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Ray Rice Decision and Aftermath

Baltimore Ravens running back Ray Rice.
Keith Allison via flickr
Baltimore Ravens running back Ray Rice.
Credit Keith Allison via flickr

Ray Rice's indefinite suspension from the NFL in September seemed at the time to be the last word on the subject. But a ruling last Friday from a retired federal judge sitting as an arbitrator overturning the suspension raises many more questions than it answered.

The one thing we know with absolute certainty is that Rice, who immediately became eligible to resume his football playing career, will not do so in a Ravens uniform, or at least not this year.

The team completely and understandably burned every bridge it had to Rice when it terminated the running back’s contract when a video of Rice surfaced in September.

That clip of Rice striking his then fiancée Janay in the elevator of an Atlantic City casino was enough for Baltimore management to sever all ties with Rice.

The play of Justin Forsett thus far has only served to justify the Ravens’ decision to cut Rice loose. Forsett, who played for four different teams in four years, seems to have found a home with the Ravens. He started the weekend ranked third in the NFL in rushing yards and first in yards per carry. At 29, an advanced age for an NFL running back, Forsett is two years older than Rice, so he might not be the Ravens’ long term answer at running back, but he’ll do for now.

As for Rice’s future, Judge Barbara Jones’ decision that the NFL effectively placed him in double jeopardy by first suspending him for two games, then making the suspension indefinite, theoretically frees him to resume his career. Again, that’s a theory.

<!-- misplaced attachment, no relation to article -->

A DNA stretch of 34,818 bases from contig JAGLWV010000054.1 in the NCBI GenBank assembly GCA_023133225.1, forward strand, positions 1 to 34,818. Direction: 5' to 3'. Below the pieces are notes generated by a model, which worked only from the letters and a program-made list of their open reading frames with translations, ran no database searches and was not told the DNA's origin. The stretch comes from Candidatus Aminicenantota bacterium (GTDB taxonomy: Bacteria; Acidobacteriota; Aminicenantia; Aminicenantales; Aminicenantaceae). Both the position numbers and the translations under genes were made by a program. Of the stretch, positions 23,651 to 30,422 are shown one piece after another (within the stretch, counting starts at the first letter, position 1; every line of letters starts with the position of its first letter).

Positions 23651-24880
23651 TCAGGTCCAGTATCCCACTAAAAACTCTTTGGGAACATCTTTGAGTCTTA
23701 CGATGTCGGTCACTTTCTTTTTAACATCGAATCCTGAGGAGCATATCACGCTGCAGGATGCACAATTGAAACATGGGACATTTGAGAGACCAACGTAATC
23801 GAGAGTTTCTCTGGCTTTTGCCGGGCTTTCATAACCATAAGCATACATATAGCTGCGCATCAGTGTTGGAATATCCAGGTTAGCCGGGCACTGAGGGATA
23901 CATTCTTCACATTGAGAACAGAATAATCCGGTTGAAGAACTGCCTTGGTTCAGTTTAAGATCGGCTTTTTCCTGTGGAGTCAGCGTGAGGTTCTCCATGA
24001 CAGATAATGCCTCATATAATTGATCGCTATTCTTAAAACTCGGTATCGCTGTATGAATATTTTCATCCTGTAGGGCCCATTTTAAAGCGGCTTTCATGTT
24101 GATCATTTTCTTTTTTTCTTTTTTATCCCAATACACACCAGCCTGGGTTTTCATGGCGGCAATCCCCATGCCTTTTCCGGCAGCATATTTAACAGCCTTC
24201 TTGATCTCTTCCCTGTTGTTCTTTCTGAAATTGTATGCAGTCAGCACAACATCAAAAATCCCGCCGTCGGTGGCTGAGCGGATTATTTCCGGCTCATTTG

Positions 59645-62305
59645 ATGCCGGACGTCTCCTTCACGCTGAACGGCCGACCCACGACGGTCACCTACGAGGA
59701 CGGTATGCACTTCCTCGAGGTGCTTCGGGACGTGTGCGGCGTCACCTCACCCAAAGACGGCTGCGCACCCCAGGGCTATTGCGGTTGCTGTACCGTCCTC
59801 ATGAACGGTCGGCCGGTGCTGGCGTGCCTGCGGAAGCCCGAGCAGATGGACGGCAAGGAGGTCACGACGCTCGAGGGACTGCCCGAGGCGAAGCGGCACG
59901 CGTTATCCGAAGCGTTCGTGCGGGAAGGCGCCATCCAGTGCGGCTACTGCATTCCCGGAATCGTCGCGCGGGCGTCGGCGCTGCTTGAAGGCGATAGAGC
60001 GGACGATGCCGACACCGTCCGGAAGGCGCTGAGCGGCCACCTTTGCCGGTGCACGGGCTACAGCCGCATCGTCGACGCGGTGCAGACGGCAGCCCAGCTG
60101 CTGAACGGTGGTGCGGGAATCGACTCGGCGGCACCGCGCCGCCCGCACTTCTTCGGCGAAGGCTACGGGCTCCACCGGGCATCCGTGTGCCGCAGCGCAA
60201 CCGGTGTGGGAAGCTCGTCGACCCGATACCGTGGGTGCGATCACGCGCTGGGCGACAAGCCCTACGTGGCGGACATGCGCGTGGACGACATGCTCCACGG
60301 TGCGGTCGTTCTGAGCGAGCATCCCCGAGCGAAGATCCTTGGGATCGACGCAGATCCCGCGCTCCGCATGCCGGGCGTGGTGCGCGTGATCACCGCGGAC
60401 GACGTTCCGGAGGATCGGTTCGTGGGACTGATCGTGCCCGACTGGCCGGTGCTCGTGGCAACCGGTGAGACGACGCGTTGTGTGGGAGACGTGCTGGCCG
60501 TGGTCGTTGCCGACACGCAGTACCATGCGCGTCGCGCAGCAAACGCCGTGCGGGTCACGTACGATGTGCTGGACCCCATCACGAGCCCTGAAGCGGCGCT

In reality, the video and the ensuing furor has rendered Rice radioactive for most owners who likely won’t relish the idea of having the poster child for the NFL’s indifference to domestic violence on their roster. Of course, there are a number of examples of players who have returned to football after committing a variety of crimes. The teams’ willingness to accept those players roughly coincided with the ability of those players to perform at a high level. And that’s where Rice’s return could be problematical.

He was coming off his worst season in his six-year career before all of the issues with the video surfaced. He might still be a Raven today if not for his paltry 3.1 yard per carry average from last season. According to ESPN sources, four teams have expressed a quiet interest in Rice, but it’s hard to imagine seeing him in uniform this year.

The other question coming out of Jones’ ruling is if the footing under NFL commissioner Roger Goodell has weakened to the point that he, like Rice, might be out of work. Make no mistake, Jones issued a stinging rebuke to Goodell’s philosophy that he and he alone should issue discipline to wayward players. Jones narrowly avoided answering whether she thought Goodell lied about whether Rice told him the entire truth about the casino incident when they talked during the summer.

That leaves the final question of this sorry matter to NFL owners:  Should you entrust the leadership of your league to someone who can’t be trusted?

You can reach us via email with your questions and comments at sports [at] large at wypr[dot] org. And follow me on Twitter: @sportsatlarge.

Copyright 2014 WYPR - 88.1 FM Baltimore

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Milton Kent hosted the weekly commentary Sports at Large from its creation in 2002 to its finale in July 2013. He has written about sports locally and nationally since 1988, covering the Baltimore Orioles, University of Maryland men's basketball, women's basketball and football, the Washington Wizards, the NBA, men's and women's college basketball and sports media for the Baltimore Sun and AOL Fanhouse. He has covered the World Series, the American and National League Championship Series, the NFL playoffs, the NBA Finals and 17 NCAA men's and women's Final Fours. He currently teaches journalism at Morgan State University.